Music review by Brian McKinny

Sponge, is a typical sort of band in that they have had a sort of roller coaster of a career with lots of difficulties over the years.  This is what makes them typical.  What makes them atypical is that even after more downs than ups, they still manage to keep playing, and keep making albums.  The band is from Detroit, Michigan, and unlike their hometown, they are accustomed to making successful comebacks.

Sponge Stop the Bleeding They started their musical career with an album that saw almost instant success with their ‘94 debut, “Rotting Piñata”.  Songs like ‘Plowed’, and ‘Molly (16 Candles Down the Drain)’ were the fuel that took this album to RIAA Gold status, and received heavy rotation on MTV and flooded the radio airwaves.  After a long hiatus, Sponge is back with their new album, ‘Stop the Bleeding’.

This latest release is a typical album for the band, only in the sense that it sounds like Sponge.  This latest attempt to “Stop the Bleeding’ is an affirmation that they don’t want to be the band they started out to be with Rotting Piñata.  They have kept their original sound, but they have also managed to update that sound with a much more modern take on the production, arrangements, and addition of more industrial and electronica flourishes and interesting percussion parts that show themselves in ‘Fade From View’, the first track on the album.

They continue to grow their sound with interesting lyrics, building upon a darker ambience in ‘Life’s Bitter Pills’ that is reminiscent of something Trent Reznor would write for Nine Inch Nails.  ‘Dance Floor’ is a pop tune that should garner some crossover listeners on both industrial/dance rock and Top 40 radio stations, but it isn’t that big of a departure for the band as you would think, as they’ve always had a penchant for leaning towards the pop genre on occasion.  The soulful vocals help on this hybrid song, giving it an ethereal quality that will make this a staple at your local rave scene.

‘What Were You Doing Outside’ continues in the vein of a more industrial/trance/electronica style that Sponge has been gravitating towards.  The lyrics and vocals are moody and passionate, and convey a somber feel, contrasting with the slightly more upbeat instrumentation on this song.  The Spanish Flamenco guitar flourish at the end of the song is an interesting punctuation to the song.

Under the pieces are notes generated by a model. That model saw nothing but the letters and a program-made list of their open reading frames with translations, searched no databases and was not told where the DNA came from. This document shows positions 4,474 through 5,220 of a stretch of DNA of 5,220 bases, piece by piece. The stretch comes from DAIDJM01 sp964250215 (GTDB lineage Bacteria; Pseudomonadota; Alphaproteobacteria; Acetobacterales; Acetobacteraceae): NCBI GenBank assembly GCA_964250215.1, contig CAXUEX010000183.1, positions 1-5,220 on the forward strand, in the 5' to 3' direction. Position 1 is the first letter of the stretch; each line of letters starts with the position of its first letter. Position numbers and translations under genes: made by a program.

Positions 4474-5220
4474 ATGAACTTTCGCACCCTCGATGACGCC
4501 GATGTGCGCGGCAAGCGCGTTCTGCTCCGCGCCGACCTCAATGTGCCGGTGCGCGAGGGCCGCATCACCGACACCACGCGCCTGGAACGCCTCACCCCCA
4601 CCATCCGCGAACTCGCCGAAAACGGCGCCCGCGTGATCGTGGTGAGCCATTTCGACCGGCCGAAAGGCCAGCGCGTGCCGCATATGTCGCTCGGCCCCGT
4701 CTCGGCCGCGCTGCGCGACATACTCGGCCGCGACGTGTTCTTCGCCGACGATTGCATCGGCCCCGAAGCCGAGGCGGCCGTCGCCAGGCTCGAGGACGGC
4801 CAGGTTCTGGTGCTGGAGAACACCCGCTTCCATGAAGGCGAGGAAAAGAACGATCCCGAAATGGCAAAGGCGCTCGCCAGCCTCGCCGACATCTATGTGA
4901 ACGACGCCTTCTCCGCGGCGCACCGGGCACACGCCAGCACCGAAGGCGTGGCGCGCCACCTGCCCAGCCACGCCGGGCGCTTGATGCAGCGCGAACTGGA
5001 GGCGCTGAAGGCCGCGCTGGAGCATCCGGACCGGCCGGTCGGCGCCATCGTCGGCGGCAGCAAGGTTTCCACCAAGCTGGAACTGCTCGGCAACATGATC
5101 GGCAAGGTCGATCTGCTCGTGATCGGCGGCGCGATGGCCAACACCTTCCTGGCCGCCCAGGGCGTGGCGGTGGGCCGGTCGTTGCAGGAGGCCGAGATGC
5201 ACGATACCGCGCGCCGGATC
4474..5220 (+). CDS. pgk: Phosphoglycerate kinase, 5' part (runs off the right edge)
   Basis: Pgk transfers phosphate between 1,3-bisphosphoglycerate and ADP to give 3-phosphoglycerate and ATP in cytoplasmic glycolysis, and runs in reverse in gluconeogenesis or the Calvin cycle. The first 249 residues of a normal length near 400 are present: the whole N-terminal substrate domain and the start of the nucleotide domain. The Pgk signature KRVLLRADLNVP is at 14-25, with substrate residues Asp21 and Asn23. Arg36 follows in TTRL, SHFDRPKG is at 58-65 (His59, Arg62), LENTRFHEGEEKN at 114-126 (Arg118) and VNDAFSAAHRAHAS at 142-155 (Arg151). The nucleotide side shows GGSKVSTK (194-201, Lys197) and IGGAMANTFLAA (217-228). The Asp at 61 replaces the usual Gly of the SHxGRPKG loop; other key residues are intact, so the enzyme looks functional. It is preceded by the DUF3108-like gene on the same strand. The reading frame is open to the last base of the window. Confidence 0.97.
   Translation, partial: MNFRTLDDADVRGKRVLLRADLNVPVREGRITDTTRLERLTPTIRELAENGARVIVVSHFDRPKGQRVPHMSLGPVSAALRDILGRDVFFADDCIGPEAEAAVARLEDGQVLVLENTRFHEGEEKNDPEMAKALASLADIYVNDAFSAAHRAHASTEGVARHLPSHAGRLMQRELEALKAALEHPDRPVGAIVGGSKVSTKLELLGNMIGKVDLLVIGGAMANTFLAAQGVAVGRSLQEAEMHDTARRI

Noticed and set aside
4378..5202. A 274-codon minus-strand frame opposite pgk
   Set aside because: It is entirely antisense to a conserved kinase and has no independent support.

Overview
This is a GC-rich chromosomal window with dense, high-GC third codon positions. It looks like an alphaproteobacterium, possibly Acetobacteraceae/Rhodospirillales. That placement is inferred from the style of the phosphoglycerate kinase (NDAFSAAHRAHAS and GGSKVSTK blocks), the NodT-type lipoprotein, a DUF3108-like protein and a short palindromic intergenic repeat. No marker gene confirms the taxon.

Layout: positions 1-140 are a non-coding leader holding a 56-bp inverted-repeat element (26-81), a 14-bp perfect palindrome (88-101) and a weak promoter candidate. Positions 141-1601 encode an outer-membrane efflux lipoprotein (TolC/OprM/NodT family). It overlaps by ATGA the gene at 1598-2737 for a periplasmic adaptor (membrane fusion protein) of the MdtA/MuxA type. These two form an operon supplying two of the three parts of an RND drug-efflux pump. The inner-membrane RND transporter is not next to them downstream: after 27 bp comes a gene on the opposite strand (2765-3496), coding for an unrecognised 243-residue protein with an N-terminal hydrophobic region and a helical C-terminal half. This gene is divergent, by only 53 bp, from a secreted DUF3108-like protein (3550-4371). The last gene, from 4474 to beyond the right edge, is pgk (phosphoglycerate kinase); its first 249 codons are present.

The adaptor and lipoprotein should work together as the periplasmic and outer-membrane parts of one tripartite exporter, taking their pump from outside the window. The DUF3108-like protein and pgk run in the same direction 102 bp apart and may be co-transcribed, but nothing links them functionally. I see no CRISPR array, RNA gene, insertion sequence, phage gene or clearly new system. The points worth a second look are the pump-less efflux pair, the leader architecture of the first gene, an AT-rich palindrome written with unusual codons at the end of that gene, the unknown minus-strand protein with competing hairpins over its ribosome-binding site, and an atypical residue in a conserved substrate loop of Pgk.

‘Time in a Bottle’ is a very radical take on a Jim Croce folk classic, updated with an industrial flair that would make Marilyn Manson cream his panties.  It has a very twisted and macabre sound to it that is surprising coming from the Sponge of 1994, but it confirms the fact that they are also leaning towards a more industrial, electronica-inspired sound than they have ever had in the past.

‘Dare to Breathe’ is a more traditional rock radio song, with a good mid-tempo beat, and a prototypical arrangement and style that befits a modern rock ballad.  This is one of two songs they are “betting the farm on” for airplay on this album.  The problem I see with that strategy is that this song would be great on a straight rock album, but this is definitely not a straight rock album up to this point.  There is nothing wrong with this song at all, but it and the following tracks do seem incongruous in the context of the album’s first five songs.  With that said, it does prove once again that this band still knows how to write a hit pop/mainstream rock song.

‘Destroy the Boy’ is an upbeat pop rock tune that is more in line with the previous track, ‘Dare to Breathe’.  It is another example of the fact that this band can write hit songs in many rock genres, from the hard stuff to the pop fluff.  This song is the latter, and built for pop rock radio, and it is the other tune they ‘bet the farm’ on for airplay.  Is it a smart strategy, or is it going to seem too bi-polar a release for some fans to ‘get it’?

‘Come in From the Rain’ is a big-chord, mid-tempo rocker that exhibits some powerful vocals, and big power ballad arrangement.  The guitar lead is well played and very musical as it soars over the vocals in the bridge and back into the chorus.  It has a quality to it that reminds me of Shinedown a bit with the drums out in front of the mix, with the booming vocals that are passionately sung.

I like the acoustic guitar intro on ‘Star’.  The drums sound big and beefy, and the overall production is huge.  It has a good fast, upbeat feeling, and tempo to the song that moves you along.  I keep coming back to the fact that this album is really two albums in one – it starts off with a very heavily industrially-influenced sound and style, and then at the half way mark, the band does a 180 and heads back in the direction of their past albums.

‘Before the End’ is the confirmation that this band is still moving forward with the first half of this album, while looking back at their own musical past with the second half.  Even still, as the second half of the album may seem like it is looking backwards, the writing style, production and arrangement qualities on the entire album prove that they are still looking forward with their retro sounds on the second half of the album.  I just hope it doesn’t confuse their audience to the point of alienating them.  With that in mind, I’d have to give this album 3.5 out of 5 skulls – the half a skull is for the confusion of styles that may confuse their target audience.

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